Why I was always right about Christmas music

silly deer for blog

Here’s one for the HR department (use the share button below!):

Clinical psychologist, Linda Blair, has stated that Christmas music just may be as annoying as you always thought it was (if you do not think Christmas music is obnoxious, my apologies).

So where does HR (Human Resources, but you knew that) come in, you ask.  Dr. Blair clarifies that “people working in shops at Christmas have to learn how to tune it out – tune out Christmas music – because if they don’t, it really does make you unable to focus on anything else.  You’re simply spending all your energy trying not to hear what you’re hearing.”  As she told Sky News, “it might make us feel that we’re trapped – it’s a reminder that we have to buy presents, cater for people, and organize celebrations.”

I’m already exhausted.

Here’s the thing, are you a shopper or a worker?  ‘Cause it’s different (but the same).  Notice Dr. Blair is referring to the effect on the worker, who endures relentless repetition of the same Pandora Christmas station over, and over, and over, until ads are their only relief.  There have also been studies of the effects of music on the shopper.  Whether the tunes inspire you, or strikes instant-irritation in your heart, apparently it can only get better.  Just add the scent of pine and customers might favor one store over another, especially if they can hum along to their favorite Christmas jingle while shopping (and smelling).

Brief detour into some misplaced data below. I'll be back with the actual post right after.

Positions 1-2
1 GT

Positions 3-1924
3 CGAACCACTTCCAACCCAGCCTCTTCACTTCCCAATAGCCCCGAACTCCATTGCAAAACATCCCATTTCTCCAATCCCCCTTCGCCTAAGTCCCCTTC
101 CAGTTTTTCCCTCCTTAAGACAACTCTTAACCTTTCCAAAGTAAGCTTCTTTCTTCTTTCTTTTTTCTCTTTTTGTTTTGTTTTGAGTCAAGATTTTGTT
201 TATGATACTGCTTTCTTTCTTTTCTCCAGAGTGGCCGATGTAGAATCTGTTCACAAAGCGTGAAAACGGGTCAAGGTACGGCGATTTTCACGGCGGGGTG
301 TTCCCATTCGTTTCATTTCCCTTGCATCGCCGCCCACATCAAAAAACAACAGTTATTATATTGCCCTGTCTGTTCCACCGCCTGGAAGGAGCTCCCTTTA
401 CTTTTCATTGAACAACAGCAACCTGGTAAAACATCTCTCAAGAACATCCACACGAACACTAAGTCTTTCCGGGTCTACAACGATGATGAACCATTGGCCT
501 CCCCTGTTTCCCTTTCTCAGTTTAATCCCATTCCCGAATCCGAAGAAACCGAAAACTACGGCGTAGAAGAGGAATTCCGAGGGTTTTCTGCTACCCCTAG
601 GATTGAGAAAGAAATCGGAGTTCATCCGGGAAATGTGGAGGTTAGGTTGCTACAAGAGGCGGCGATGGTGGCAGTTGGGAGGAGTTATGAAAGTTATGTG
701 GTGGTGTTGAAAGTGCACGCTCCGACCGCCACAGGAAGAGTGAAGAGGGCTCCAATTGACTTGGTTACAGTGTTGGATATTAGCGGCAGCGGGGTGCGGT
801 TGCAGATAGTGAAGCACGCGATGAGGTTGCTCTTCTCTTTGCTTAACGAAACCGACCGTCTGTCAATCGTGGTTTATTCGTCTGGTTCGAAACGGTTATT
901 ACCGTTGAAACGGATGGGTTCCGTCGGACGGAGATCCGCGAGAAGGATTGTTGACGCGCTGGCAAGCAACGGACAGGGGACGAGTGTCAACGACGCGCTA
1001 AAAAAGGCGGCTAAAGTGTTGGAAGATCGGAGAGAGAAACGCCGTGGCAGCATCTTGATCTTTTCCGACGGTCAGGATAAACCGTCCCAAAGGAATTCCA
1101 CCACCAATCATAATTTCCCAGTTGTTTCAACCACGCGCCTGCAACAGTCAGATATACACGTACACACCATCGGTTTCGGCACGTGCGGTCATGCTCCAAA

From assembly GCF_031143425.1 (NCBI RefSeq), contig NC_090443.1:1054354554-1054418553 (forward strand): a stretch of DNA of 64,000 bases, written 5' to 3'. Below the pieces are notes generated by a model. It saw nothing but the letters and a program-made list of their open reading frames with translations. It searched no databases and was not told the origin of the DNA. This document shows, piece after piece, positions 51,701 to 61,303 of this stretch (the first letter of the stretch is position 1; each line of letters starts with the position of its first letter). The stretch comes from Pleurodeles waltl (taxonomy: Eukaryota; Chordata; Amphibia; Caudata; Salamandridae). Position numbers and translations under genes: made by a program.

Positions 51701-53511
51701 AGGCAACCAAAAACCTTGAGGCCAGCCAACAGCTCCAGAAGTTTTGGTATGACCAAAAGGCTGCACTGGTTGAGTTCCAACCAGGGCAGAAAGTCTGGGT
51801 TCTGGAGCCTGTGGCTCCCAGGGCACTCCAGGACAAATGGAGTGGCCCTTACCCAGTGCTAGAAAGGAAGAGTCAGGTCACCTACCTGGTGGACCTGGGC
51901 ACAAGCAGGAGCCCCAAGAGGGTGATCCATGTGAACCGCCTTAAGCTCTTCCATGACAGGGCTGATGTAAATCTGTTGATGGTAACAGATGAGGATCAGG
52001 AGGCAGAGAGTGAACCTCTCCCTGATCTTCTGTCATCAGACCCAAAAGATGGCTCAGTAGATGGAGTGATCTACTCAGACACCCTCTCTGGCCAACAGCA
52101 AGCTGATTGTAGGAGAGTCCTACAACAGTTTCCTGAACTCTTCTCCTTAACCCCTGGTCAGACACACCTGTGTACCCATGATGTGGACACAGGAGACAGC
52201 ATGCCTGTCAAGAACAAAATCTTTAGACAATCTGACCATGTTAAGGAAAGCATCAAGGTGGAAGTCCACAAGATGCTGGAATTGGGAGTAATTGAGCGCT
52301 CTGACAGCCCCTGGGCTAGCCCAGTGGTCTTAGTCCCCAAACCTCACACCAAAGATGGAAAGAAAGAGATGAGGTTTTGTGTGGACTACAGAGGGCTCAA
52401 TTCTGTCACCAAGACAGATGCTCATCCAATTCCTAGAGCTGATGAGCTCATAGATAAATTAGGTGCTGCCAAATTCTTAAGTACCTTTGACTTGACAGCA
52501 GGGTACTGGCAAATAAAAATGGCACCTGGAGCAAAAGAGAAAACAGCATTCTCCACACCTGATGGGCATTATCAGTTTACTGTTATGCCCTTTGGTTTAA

Ultimately, Christmas music is not going anywhere.  In general, people like to hear Christmas music while shopping for presents.  And I suppose this explains why, although it stresses out the workers, retail persists in the barrage of piped-in Christmas songs.

It is worth noting, since we are talking about quantity here (not the indisputable quality of all holiday tunes), that when stores start to play Christmas music is what really matters.  December?  Yes.  October? Nooooooooooo, please!

I’ll stop being a Scrooge now.  There are many benefits to listening to music.  But as is all-too-often the case, enjoy in moderation, even (especially?) Christmas music.  Be specific on your wish list of tunes, Santa just might misunderstand.

Beyond the music there are other risks and benefits to the holiday season.  The CDC has a comprehensive list (it’s hard to imagine anyone but me has looked at it in the last decade, but you never know).  There is also a song – apparently the CDC didn’t get the memo about the effects of Christmas music on mental health.  Here are some of my take a-ways:

  • Vacations are good for your health (at least temporarily).
  • Hosting in-laws is not good for your health (ever, but there’s hope).
  • Make sure your holiday food is properly cooked, and always unwrap gifts responsibly.
  • Oh, and look out for the treacherous aspects of decorating (all seasons, really) at home and at work.

Happy Holidays!  And maybe ask Santa for earmuffs (muffs is short for muffled Christmas music, right?)

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